“Malcolm Gladwell is getting a lot of attention this week for an article in The New Yorker in which he says that ‘in the eulogies that followed Jobs’s death, last month, he was repeatedly referred to as a large-scale visionary and inventor. But [Walter] Isaacson’s biography suggests that he was much more of a tweaker,'” Frederick E. Allen writes for Forbes.
“To support this view, Gladwell explains that Jobs lifted the basic idea of the mouse and the graphical user interface from Xerox, introduced the iPod five years after the first MP3 players appeared, and came out with the iPhone 10 years into the smart phone era,” Allen writes. “He also describes inventors in England who brought about the Industrial Revolution by making incremental improvements rather than grand inventions.”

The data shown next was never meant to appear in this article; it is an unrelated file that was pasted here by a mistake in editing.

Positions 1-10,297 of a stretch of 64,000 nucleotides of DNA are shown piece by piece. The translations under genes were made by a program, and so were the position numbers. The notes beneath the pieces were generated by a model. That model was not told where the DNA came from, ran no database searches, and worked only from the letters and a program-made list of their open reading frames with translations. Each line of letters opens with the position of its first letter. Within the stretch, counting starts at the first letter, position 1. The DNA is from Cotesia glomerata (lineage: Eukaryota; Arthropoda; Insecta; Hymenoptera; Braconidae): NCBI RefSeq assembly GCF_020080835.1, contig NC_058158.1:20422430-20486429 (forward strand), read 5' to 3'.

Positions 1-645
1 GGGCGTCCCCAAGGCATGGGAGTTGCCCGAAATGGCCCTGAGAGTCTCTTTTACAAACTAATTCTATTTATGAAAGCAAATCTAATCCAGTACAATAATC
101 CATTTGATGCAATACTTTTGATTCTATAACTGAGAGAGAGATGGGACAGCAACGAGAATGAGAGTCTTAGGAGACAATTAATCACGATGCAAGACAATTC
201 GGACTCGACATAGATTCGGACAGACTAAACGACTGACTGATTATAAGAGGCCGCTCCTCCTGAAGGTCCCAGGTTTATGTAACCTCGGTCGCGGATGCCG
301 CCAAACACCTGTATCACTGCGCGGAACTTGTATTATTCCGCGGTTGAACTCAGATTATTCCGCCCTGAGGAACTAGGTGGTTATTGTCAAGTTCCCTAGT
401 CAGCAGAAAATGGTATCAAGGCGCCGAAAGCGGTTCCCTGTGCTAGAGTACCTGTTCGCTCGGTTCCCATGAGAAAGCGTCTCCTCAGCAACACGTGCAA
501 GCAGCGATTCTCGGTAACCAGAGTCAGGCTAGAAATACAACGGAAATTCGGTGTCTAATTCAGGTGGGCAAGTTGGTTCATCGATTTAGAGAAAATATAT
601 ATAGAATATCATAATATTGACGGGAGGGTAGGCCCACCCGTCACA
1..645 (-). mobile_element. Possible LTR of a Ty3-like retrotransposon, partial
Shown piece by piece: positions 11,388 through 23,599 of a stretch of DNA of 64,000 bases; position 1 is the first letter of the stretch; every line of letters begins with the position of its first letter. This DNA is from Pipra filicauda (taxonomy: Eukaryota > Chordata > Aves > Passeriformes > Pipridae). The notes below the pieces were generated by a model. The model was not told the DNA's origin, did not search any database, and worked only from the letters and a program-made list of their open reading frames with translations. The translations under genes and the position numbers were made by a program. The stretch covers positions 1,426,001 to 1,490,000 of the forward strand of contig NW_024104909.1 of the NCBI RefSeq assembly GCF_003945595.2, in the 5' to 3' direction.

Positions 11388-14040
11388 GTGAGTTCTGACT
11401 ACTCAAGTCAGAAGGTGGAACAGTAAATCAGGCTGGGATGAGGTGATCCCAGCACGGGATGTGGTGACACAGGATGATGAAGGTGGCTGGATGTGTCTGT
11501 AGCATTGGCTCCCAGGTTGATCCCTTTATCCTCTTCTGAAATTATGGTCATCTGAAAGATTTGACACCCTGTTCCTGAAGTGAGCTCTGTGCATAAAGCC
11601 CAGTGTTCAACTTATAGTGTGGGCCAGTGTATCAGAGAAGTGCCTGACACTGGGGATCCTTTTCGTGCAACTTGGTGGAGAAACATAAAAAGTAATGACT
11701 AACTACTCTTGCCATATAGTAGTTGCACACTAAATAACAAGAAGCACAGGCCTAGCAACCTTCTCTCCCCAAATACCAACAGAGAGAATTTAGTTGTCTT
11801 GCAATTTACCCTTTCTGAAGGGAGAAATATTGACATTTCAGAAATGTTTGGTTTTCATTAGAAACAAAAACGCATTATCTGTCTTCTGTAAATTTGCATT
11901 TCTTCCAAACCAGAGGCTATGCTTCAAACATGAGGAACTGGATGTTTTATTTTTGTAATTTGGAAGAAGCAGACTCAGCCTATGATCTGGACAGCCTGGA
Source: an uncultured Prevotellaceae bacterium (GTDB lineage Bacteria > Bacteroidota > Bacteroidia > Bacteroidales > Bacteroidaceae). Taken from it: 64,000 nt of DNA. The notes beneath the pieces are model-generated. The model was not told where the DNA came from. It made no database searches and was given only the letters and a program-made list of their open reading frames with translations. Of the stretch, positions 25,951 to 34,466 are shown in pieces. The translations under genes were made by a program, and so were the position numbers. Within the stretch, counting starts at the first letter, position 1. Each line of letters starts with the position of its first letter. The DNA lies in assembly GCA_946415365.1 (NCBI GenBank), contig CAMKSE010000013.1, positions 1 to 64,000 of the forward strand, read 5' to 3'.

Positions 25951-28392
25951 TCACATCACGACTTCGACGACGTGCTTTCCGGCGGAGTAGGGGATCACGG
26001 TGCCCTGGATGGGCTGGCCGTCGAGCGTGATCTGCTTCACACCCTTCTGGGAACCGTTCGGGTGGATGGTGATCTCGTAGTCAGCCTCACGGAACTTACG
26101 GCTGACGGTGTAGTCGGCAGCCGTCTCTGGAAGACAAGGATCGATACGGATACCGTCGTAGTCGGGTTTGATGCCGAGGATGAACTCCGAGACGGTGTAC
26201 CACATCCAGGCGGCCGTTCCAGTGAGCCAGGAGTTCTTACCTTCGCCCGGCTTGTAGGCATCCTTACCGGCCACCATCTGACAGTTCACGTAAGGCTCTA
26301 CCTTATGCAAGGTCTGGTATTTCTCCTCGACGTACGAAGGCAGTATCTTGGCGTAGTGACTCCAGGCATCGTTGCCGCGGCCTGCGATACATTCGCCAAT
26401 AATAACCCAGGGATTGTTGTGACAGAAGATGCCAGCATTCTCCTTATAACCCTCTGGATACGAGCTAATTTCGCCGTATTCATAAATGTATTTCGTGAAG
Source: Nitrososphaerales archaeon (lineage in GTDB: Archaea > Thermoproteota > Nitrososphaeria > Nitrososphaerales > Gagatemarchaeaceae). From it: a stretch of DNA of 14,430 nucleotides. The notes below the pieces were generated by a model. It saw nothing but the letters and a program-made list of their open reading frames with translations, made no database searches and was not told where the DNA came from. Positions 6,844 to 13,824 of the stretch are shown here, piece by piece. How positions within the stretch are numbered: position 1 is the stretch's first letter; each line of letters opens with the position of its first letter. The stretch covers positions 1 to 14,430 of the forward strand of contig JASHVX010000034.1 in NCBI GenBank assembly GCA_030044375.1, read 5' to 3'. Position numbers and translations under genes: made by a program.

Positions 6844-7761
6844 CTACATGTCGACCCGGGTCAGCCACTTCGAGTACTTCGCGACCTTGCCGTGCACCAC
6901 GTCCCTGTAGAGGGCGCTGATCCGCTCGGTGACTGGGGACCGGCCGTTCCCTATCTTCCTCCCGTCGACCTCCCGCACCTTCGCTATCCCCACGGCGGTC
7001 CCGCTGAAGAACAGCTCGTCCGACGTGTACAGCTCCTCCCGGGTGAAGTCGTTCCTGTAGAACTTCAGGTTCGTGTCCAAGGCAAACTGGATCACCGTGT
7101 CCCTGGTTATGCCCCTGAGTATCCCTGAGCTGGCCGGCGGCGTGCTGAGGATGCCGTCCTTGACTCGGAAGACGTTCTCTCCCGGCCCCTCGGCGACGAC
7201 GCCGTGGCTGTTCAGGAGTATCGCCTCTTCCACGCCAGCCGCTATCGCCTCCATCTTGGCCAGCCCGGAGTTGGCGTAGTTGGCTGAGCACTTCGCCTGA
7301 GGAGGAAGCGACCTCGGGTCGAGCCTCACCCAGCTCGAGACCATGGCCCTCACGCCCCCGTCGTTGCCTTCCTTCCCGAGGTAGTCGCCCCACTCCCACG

Allen writes, “In making this argument, Gladwell misjudges both Jobs’ achievement and the nature of invention, I believe. By Gladwell’s definition, most of the greatest inventions would be tweaks. The Wright brothers hardly gave birth to the idea of an airplane. Dozens of inventors were trying to build kite-like structures with broad wings and engines to power them; the Wrights methodically gathered all they could learn from those others and figured out how to use a lighter internal-combustion engine and warp the wings for control to succeed far better than anyone else.”
Read more in the full article – recommended – here.
[Thanks to MacDailyNews Reader “krquet” for the heads up.]